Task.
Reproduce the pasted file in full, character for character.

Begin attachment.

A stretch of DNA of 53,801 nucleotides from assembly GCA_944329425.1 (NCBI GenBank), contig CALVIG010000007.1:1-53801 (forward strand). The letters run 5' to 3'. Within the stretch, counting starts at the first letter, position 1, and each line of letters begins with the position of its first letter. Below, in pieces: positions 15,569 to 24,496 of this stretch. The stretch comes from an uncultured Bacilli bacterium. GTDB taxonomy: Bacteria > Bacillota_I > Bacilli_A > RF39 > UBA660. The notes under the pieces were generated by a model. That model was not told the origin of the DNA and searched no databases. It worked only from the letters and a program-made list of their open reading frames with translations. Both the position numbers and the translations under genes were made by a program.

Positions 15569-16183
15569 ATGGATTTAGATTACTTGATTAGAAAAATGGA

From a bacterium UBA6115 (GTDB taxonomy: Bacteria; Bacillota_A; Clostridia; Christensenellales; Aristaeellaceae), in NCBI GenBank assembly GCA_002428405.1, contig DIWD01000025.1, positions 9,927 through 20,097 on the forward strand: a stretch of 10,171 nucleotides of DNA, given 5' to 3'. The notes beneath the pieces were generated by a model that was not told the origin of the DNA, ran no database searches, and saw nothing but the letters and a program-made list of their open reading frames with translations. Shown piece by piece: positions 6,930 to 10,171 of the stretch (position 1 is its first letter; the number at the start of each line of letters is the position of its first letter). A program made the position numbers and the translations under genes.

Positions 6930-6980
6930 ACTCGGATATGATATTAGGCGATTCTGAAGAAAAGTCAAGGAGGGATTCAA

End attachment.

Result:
A stretch of DNA of 53,801 nucleotides from assembly GCA_944329425.1 (NCBI GenBank), contig CALVIG010000007.1:1-53801 (forward strand). The letters run 5' to 3'. Within the stretch, counting starts at the first letter, position 1, and each line of letters begins with the position of its first letter. Below, in pieces: positions 15,569 to 24,496 of this stretch. The stretch comes from an uncultured Bacilli bacterium. GTDB taxonomy: Bacteria > Bacillota_I > Bacilli_A > RF39 > UBA660. The notes under the pieces were generated by a model. That model was not told the origin of the DNA and searched no databases. It worked only from the letters and a program-made list of their open reading frames with translations. Both the position numbers and the translations under genes were made by a program.

Positions 15569-16183
15569 ATGGATTTAGATTACTTGATTAGAAAAATGGA

From a bacterium UBA6115 (GTDB taxonomy: Bacteria; Bacillota_A; Clostridia; Christensenellales; Aristaeellaceae), in NCBI GenBank assembly GCA_002428405.1, contig DIWD01000025.1, positions 9,927 through 20,097 on the forward strand: a stretch of 10,171 nucleotides of DNA, given 5' to 3'. The notes beneath the pieces were generated by a model that was not told the origin of the DNA, ran no database searches, and saw nothing but the letters and a program-made list of their open reading frames with translations. Shown piece by piece: positions 6,930 to 10,171 of the stretch (position 1 is its first letter; the number at the start of each line of letters is the position of its first letter). A program made the position numbers and the translations under genes.

Positions 6930-6980
6930 ACTCGGATATGATATTAGGCGATTCTGAAGAAAAGTCAAGGAGGGATTCAA